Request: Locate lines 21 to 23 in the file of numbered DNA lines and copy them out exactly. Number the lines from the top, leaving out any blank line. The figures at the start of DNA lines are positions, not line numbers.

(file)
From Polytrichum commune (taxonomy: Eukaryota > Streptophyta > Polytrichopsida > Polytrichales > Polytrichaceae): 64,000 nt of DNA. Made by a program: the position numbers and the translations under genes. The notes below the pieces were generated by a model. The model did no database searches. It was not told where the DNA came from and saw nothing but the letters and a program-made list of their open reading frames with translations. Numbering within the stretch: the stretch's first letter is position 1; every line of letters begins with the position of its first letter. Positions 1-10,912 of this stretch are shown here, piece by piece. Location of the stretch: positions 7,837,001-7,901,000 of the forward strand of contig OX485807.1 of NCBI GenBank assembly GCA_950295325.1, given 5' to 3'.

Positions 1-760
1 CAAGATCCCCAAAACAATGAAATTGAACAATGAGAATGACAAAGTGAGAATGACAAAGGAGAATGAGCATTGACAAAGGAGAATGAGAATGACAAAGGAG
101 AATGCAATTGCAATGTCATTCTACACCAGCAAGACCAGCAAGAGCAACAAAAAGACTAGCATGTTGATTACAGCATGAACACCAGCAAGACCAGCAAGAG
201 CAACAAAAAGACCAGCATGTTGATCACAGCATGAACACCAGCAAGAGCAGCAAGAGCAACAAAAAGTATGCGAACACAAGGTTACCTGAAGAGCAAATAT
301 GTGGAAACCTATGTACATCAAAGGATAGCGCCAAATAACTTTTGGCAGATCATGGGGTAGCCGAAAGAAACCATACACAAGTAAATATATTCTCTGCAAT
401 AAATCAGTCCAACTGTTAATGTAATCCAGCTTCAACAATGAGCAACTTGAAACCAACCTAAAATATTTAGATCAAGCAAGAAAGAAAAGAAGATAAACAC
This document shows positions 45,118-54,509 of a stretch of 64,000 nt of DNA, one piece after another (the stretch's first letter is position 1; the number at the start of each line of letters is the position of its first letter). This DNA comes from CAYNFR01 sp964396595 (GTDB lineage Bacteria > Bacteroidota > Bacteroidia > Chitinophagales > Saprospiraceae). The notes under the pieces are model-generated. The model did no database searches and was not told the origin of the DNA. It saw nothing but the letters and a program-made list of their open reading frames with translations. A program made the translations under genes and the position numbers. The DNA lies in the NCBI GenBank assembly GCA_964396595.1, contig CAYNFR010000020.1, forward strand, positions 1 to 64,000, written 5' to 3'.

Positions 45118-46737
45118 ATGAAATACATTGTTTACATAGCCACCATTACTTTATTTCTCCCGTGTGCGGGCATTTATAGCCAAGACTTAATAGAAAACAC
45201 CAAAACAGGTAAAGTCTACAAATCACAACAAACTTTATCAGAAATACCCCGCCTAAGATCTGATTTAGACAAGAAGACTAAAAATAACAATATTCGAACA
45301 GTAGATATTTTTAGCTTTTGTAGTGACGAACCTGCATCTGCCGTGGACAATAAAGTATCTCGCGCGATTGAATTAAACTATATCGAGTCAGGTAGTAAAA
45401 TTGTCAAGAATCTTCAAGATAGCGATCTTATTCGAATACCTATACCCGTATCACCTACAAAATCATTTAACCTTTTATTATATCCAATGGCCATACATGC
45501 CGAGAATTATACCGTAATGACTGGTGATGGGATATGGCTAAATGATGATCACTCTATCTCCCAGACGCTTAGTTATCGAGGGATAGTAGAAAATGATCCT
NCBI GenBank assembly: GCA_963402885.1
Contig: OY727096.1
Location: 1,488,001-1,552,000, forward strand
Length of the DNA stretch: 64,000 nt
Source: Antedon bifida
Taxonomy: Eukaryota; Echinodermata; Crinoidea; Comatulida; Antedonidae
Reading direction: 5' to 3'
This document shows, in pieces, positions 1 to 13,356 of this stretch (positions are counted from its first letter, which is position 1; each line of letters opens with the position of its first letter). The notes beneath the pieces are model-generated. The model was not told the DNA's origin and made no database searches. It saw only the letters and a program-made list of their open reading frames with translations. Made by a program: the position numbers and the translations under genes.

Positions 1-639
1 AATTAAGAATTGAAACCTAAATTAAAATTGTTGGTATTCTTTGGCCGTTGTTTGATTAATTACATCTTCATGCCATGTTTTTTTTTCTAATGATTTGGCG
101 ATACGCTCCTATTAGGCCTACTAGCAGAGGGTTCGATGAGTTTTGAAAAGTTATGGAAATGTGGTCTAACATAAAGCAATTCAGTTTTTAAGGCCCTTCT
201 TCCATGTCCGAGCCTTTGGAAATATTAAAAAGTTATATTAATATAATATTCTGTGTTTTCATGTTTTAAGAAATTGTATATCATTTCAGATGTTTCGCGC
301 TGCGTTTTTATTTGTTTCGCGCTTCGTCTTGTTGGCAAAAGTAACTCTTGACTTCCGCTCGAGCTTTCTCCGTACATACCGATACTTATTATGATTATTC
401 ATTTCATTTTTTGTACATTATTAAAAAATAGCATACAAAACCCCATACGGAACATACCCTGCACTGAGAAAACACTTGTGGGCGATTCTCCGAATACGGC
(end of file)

Reading direction: 5' to 3'
This document shows, in pieces, positions 1 to 13,356 of this stretch (positions are counted from its first letter, which is position 1; each line of letters opens with the position of its first letter). The notes beneath the pieces are model-generated. The model was not told the DNA's origin and made no database searches. It saw only the letters and a program-made list of their open reading frames with translations. Made by a program: the position numbers and the translations under genes.

Positions 1-639